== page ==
But I couldn’t find my voice as we sped past a yellow sign signifying curves ahead.
“Seat belt, sweetie,” she said, her voice frayed, and I grabbed the strap and buckled it over me.
The right tires went off the road on the first curve, and she overcorrected, sending us onto the opposite shoulder. She was saying something under her breath, not meant for me, a prayer. “I begged you to help me find her, Lord. Now that I have, dear God, don’t take her away from me.”
Tears burned my eyes. My parents had lied to me. Someone did love me. Someone did want me. It was the best gift I’d ever been given.
She did better on the next curve, but I saw his headlights behind us, closer than before. Please, God.
The road straightened, lightning showing a long stretch ahead. The wind was letting up, the rain now falling down instead of blowing to the side. Easier for her to drive. Easier for him to catch us.
We flew like a desperate bird with a predator on its trail, the road sounds changing as we sped through an underpass. A hundred feet ahead, there was a second tunnel that we whipped through so fast I didn’t notice the momentary blocking of the rain. A blink, we were protected. Another blink, and we were back in the weakening storm.
I twisted again in my seat to watch as he entered the first underpass. He was driving so fast that I fancied I heard the engine over all the other sounds, revving, straining. He sped back into the open, and that was when it happened.
His car slid, the right tires leaving the road like ours had done, but he didn’t seem to notice. The vehicle continued racing forward but at an angle now, in a line that would take it straight into the bridge abutment.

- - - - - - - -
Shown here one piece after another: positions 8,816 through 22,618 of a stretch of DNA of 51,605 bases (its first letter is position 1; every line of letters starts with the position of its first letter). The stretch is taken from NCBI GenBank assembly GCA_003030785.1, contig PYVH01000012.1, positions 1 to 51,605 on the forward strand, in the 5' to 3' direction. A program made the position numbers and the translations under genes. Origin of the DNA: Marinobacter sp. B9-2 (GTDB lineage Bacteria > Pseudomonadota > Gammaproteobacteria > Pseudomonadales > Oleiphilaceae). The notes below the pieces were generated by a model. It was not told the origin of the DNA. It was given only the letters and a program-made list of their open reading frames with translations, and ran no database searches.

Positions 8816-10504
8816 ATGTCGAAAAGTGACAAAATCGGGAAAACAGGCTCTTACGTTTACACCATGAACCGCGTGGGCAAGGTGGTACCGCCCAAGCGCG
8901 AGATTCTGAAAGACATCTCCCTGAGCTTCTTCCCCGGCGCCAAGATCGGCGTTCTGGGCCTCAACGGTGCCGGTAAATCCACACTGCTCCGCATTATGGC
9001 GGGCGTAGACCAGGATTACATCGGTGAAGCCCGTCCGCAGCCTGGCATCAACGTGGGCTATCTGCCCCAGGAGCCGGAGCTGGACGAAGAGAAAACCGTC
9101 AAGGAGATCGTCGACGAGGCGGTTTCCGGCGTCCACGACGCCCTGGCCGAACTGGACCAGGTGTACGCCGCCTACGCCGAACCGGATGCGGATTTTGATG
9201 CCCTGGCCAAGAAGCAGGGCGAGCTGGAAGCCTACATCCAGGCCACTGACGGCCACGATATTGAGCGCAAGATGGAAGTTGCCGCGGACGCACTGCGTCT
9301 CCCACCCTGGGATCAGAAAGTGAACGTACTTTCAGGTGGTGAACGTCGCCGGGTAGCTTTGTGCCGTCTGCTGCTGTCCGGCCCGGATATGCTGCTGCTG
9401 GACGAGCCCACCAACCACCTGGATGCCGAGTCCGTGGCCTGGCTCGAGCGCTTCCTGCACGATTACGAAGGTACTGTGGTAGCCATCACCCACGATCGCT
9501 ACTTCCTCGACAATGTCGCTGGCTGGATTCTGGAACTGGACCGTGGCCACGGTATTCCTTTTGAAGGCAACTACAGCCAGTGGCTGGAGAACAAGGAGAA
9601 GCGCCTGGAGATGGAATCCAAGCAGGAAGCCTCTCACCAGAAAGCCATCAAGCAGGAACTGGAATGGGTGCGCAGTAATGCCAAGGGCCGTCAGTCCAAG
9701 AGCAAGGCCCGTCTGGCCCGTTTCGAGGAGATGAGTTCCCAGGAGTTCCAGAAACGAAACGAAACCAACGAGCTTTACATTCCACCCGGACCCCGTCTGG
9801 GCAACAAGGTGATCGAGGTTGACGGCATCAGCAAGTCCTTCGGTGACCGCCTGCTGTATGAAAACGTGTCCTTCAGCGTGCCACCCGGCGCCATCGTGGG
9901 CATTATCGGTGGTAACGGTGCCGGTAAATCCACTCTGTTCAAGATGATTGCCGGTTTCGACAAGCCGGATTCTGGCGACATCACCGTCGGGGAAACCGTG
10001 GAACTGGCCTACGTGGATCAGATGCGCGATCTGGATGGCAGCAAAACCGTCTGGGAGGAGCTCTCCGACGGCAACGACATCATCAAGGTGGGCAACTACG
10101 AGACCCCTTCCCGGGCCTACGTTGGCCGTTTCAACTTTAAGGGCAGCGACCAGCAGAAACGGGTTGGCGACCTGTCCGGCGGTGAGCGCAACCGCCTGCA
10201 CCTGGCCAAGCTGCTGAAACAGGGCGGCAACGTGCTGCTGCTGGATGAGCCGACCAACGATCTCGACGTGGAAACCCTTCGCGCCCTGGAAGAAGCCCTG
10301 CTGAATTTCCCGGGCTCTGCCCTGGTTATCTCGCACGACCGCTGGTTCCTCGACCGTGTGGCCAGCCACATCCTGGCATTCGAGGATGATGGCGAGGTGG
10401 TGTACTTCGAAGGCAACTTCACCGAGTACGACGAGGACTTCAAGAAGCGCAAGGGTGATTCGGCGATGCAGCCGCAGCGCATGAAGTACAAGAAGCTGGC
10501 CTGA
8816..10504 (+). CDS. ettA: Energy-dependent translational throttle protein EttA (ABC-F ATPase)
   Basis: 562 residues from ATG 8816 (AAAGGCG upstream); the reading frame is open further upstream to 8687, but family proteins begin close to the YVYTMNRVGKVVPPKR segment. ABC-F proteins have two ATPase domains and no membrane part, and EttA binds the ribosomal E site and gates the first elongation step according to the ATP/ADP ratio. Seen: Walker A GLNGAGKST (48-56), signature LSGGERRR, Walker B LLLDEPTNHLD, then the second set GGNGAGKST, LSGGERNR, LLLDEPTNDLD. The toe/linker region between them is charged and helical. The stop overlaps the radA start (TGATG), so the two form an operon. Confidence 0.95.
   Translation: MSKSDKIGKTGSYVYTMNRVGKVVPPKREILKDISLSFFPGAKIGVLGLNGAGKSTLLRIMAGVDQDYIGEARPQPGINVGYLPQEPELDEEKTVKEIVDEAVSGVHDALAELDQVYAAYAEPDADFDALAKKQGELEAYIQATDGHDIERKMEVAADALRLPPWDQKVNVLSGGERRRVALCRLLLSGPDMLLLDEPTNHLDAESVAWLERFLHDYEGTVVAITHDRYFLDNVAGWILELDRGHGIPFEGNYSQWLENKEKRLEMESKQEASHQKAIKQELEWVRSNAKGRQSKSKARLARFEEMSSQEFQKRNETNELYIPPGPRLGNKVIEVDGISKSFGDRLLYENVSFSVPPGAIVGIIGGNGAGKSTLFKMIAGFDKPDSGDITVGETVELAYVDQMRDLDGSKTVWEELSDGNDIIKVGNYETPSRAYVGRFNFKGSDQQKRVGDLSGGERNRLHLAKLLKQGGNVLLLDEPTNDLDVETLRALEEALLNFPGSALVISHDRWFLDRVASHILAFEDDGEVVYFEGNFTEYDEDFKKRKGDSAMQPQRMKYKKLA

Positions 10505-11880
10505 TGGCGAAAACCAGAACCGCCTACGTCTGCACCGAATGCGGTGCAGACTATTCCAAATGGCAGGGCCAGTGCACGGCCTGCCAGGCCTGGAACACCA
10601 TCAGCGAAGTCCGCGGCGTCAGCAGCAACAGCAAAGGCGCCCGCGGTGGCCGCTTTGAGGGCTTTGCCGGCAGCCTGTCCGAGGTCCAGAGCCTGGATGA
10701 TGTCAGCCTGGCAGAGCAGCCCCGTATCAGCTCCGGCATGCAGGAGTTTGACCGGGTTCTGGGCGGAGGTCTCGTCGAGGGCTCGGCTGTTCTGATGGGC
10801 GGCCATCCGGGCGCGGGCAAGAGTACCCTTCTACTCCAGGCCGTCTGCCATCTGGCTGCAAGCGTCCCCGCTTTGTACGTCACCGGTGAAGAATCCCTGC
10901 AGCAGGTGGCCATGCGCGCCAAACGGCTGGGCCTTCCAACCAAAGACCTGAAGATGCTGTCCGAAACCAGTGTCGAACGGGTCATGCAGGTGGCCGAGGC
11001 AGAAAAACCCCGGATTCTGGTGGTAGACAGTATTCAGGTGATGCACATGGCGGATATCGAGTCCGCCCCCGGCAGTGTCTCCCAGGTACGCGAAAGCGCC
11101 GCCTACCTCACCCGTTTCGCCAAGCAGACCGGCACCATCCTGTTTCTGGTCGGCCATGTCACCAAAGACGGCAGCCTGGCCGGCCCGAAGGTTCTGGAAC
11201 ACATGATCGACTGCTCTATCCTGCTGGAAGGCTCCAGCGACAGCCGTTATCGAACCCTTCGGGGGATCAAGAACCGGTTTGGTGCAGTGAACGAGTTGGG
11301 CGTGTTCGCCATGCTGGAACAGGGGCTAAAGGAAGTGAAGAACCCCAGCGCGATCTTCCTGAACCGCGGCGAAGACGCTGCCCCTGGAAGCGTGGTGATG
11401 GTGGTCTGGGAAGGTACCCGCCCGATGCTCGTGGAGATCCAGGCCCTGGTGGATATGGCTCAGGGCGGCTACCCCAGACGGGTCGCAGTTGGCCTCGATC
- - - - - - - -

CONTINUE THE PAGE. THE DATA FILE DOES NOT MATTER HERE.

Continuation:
“Please, God,” I whispered over the pounding of my heart. “Please.”
Maybe he tried to steer away. Maybe he didn’t care. Maybe God had hold of the wheel. I didn’t know.
But one thing I did know as his car crashed into tons of concrete, as it exploded into a brilliant, breathtaking ball of flame, was that my terror had ended, and my life—my real life, the one I was meant to live—had just begun.
My father was dead.
Tears of joy ran down my face.
—Excerpt, The Unlucky Ones by Jane Gama
Sunday evening, Mila got a call from Ed Lawrence. As she wandered down the hall to talk, Sam watched her until he felt Jessica watching him. Their dinner plates were stacked in front of her, and she was pushing a few leftover peas around the top one with a fork. “He’ll probably fire her. He’s kind of heartless that way.”
Sam figured she was right but didn’t want to jinx anything by agreeing out loud. One of the good things about Jessica, though, was she didn’t need a response to continue the conversation.
“Though, I have to admit, when you have a small business and an employee takes off unexpectedly, it’s not always heartlessness. I can manage the store alone if I have to. It just means I’ll be busier and customers may have to wait a little longer. But when you need a working body riding that mower or using that trimmer, it’s harder to make do. Which doesn’t make Lawrence any less a jerk if he fires her. Where’s the loyalty? The appreciation? It’s sure not in her paycheck or the benefits she doesn’t get.”
Sam shifted his attention fully to Jessica. “You always argue both sides of the story, or only when you’re upset about something?”
Putting the fork down, she sighed wearily. “I’m not upset. Just…worried.”
He had to admit, he was still flustered by the fact that she’d so obviously pushed him and Mila together. Giving them privacy, providing condoms… He was thirty-five years old, and his mother didn’t want to hear that he had a sex life, much less do anything to facilitate it.
But since coming back from visiting her neighbor, Jessica had seemed as satisfied with how things had gone as he and Mila. Almost. No one who hadn’t been in bed with them could possibly feel as satisfied as they did. But maybe reality was settling in with Jessica. Maybe she’d gone from oh-great-day-Mila’s-not-a-virgin-anymore to oh-dear-Lord-Mila-might-get-her-heart-broken.
He reached across the table to hold her hand. “I would never hurt her, Jessica,” he said, putting all his sincerity and trustworthiness into the promise.